Test 2 Focus: Weeks 7 – 11 Public relations campaigns: goals and objectives Public relations - the practice of managing the flow of information between an organization and its publics. (E.g. getting the word out) - gains an organization or individual exposure to their audiences using topics of public interest and news items that do not require direct payment. - Because public relations places exposure in credible third-party outlets, it offers a third- party legitimacy that advertising does not have. Common activities include speaking at conferences, working with the press, and employee communication; therefore it is often called earned media. - hope that members of the media will come and write a story of that event/idea therefore earning the right to be in that editorial hence the name earned media Campaign Planning • objective - What is the campaign aiming for ? • Goals - What are the main changes this campaign is focusing on • audience - Who should this campaign aim for? • Key messages - What is the key change we want to bring to the society • strategy - What are the ways to achieve our goals • tactics - How do we implement our strategy to reach our goals • measurement – Statistics Digital informational environment for political engagement • More intensive and extensive than old media • Political information ‘captured’ in multiple spaces created by new communication technologies i.e. email, internet sources, video • New politics is a struggle over info & perception management & control in wide range of media sources • Oppositional political formations outside of mainstream politics • Novel forms of direction political action: o Mass email campaigns, electronic petitions, parody sites Use of social media by political parties Parties use the web as multi-tools for: • Administrative: resource on party history, activities, contact information • Active campaign tool: party platform communicated directly to constituents; party sets own agenda and target it to specific groups • Organizational and participatory tool *Use of digital networks by new social movements Advocacy Campaigns are about having the intention of creating change. - The Goal: To engage the public to help bring about the change you want - How? 1) Craft your message. 2) Persuade people to care. 3) Ask them to join you in making change. - 1) Crafting: Decide what people need to know about your issue in order to agree to the changes you are campaigning for - 2) Pick something that will affect them directly, and will get the message through. - 3) Ask them to join by applying pressure --> what do decision makers care about? (E.g. politicians care about getting votes; corporations care about making money, the public has a variety of interests) ExperiencePoint Inc. ExperiencePoint helps individuals and their organizations achieve extraordinary results through "perfect practice". We design and deliver engaging, powerful simulations that enable focused experience with business theory, techniques, and tools. Our mission is to help individuals learn, grow, and excel in the workplace. Networked governance distribution of select government functions • decentralization and democratization of governance – policy consulting – service delivery – regulation of standards – program implementation - democratization of information - public officials using social media Accelerated pluralism Is a possible scenario with erosion of traditional political parties = Will the Internet be a platform for single issue networks and protest groups thereby increasing the competition for parties? Cyberbalkanization • political discussions on Net that lead to fragmentation and polarization rather than consensus • Net gives people access to a large number of news sources, but also lets them pinpoint the ones they agree with and ignore the rest Thin citizenship • “thin citizenship,” “individuals not required to have their own active, engaged political memory because they can quickly respond to simplified policy options and poll questions policy options. • Thin citizen can respond quickly to political urges and need not spend significant amounts of time contemplating political matters • this comes from the idea web allows micro targeting and segmentation and political mobilization Definition and types of digital divide 1. Access based on the difference between individuals with access and those without access to ICTs Focus on Infrastructure: - Possibility/difficulty of having computers available that are connected to the worldwide net - Issues involving servers, hardware and software. 2. Usage based on individuals who know how to use these technologies and those who do not focus on Resource Usage: - Limitation/possibility that people have to use the resources and information available on the Web. - New modes of online education, business, medical servicing, telework, entertainment and leisure 3. Usage quality based on the differences between those same users Focus on Capacity Building: - The difference related to the skills and capacities to adequately use the technology and not only the possibility of having a computer available - Development of digital literacy Optimists and pessimists with respect to the digital divide Optimists = believe that convergence and the emergence of more user-friendly technology will diminish the impact of the digital divide going forward • Pessimists = question the assumptions of the optimists i.e. believe that convergence and more technology will only widen the gap Barriers to accessing interactive communication technologies 1. Income & affordability = Corporation giants like Microsoft use the power of compatibility and software to act as barriers to use specific programs. This software’s can be very costly 2. Evolution of the technologies= Technology is always changing and often new technologies build on the previous ones, if you don’t have the foundations it is hard to catch up 3. Falling prices = perhaps because of the theory that every piece of technology will either expand to include 2X the amount of space or decrease by 2X the price....so the theory is applied in that technology loses value quickly and we constantly need to update our products and those who are unable to will fall behind *4. Social norms = This one im not so sure...but I would say wikispaces fosters a collaborative environment and let’s say if someone does not believe in the idea of collaborative thoughts and is against conforming to this idea then they will not engage and thus the idea acts as a barrier to those who have opposing social ideas Necessity of ICTs vs. other societal needs (eg. food, water, education, etc.) Like the example from class as well, in regards to social norms, low income families might not partake in ICT interaction as their friends/family also do not have access, so even if one person has a computer and Internet access, they may not feel like they have anyone to communicate with, or they may not use the Internet for the same purposes. Example: Social Norms of elderly - An old lady probably won't ask her other old lady friend for her MSN because it's not the norm for old people to use certain online technologies. Connectivity by demographic groupings Variables of interest: income, education, age, gender, geographical location. Each of these results in the delineation of different groupings of people, with different size and other characteristics. Internet usage by demographic groupings Internet use declines dramatically with age • Over 90% of teenagers use the Net • Less than 5% for individuals 70 years & older • Access opportunities • Skill • Perceived needs • Attitudes and overall lifestyles Second Life it is a virtual world developed by Linden Lab that launched on June 23,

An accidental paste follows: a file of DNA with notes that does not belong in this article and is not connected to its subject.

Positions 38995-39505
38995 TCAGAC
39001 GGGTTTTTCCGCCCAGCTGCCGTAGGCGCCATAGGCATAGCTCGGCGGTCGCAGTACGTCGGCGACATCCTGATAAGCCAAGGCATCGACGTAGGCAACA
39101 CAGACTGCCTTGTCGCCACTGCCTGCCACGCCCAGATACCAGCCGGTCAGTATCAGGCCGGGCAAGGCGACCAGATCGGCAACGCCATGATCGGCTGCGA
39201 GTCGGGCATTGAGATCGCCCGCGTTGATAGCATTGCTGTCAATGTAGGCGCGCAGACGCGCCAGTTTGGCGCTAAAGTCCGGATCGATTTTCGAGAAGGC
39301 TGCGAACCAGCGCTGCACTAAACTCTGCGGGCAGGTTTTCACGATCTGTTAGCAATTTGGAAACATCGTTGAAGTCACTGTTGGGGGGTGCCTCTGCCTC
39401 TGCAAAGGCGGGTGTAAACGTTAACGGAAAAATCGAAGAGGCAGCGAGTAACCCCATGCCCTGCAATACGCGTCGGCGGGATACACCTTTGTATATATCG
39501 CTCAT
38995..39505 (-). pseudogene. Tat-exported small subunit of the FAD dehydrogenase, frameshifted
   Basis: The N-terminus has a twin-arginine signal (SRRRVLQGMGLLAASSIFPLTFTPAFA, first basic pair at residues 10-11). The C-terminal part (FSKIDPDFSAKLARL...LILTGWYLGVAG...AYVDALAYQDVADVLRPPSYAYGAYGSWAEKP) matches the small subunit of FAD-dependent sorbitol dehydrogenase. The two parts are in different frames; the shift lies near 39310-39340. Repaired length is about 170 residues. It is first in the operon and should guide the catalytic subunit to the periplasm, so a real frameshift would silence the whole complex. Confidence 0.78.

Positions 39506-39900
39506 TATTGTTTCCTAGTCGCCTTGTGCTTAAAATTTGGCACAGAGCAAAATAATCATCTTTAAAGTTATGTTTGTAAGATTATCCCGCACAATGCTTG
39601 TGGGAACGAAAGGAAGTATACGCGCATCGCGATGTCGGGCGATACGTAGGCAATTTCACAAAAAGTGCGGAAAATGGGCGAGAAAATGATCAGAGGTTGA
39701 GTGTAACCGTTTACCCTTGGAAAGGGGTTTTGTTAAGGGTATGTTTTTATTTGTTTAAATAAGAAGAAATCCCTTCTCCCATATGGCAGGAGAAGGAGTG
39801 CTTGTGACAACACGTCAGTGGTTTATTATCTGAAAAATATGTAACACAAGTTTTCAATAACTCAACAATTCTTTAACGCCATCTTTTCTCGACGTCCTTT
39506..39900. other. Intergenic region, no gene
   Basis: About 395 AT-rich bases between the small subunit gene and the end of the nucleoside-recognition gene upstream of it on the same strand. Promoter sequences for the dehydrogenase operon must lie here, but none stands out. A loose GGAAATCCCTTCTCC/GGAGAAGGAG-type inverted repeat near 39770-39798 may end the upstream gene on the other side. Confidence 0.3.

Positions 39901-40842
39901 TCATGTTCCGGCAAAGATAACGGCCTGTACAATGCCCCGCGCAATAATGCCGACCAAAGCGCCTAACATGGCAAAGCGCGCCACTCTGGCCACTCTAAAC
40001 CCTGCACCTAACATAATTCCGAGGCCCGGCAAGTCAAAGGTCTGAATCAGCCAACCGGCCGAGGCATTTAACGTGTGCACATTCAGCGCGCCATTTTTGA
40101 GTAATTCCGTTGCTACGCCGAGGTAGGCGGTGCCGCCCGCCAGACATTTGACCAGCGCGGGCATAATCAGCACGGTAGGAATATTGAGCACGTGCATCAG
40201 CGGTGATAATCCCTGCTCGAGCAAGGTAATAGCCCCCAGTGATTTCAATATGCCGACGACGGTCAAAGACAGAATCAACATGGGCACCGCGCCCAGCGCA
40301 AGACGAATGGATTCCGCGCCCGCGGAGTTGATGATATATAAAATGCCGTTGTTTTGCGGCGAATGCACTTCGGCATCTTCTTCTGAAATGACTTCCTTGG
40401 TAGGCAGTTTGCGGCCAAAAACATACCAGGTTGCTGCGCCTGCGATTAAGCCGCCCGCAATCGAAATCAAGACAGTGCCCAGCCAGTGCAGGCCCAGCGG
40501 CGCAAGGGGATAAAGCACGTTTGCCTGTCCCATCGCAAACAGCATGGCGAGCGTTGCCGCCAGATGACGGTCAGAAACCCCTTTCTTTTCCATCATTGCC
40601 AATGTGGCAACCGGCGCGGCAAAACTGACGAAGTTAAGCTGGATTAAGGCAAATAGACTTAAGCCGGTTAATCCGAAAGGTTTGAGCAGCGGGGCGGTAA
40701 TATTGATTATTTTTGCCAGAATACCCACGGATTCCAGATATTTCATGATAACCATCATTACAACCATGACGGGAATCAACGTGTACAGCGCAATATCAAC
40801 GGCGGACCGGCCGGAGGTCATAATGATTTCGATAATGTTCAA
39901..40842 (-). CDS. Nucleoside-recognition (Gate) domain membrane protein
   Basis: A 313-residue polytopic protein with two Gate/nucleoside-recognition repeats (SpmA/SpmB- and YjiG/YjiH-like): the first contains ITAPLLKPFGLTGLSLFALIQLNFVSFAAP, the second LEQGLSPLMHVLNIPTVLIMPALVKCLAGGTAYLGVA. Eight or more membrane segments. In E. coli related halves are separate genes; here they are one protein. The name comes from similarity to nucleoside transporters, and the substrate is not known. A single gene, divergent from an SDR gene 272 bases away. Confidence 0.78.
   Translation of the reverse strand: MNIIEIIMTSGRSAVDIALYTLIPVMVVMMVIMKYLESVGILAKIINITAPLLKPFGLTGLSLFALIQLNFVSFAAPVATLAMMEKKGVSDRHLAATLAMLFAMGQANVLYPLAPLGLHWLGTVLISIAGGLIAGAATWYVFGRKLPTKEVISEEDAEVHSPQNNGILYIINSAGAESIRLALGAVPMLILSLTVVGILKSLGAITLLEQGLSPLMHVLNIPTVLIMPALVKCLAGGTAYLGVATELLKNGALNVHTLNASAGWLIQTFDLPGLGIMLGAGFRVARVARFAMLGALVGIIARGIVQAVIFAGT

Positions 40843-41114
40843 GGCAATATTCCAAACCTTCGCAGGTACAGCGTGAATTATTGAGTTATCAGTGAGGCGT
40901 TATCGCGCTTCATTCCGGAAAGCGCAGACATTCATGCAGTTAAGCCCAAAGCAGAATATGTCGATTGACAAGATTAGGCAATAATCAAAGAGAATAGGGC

More Less
Unlock Document
Subscribers Only

Only pages 1-2 and half of page 3 are available for preview. Some parts have been intentionally blurred.

Unlock Document
Subscribers Only
You're Reading a Preview

Unlock to view full version

Unlock Document
Subscribers Only

Log In


OR

Don't have an account?

Join OneClass

Access over 10 million pages of study
documents for 1.3 million courses.

Sign up

Join to view


OR

By registering, I agree to the Terms and Privacy Policies
Already have an account?
Just a few more details

So we can recommend you notes for your school.

Reset Password

Please enter below the email address you registered with and we will send you a link to reset your password.

Add your courses

Get notes from the top students in your class.


Submit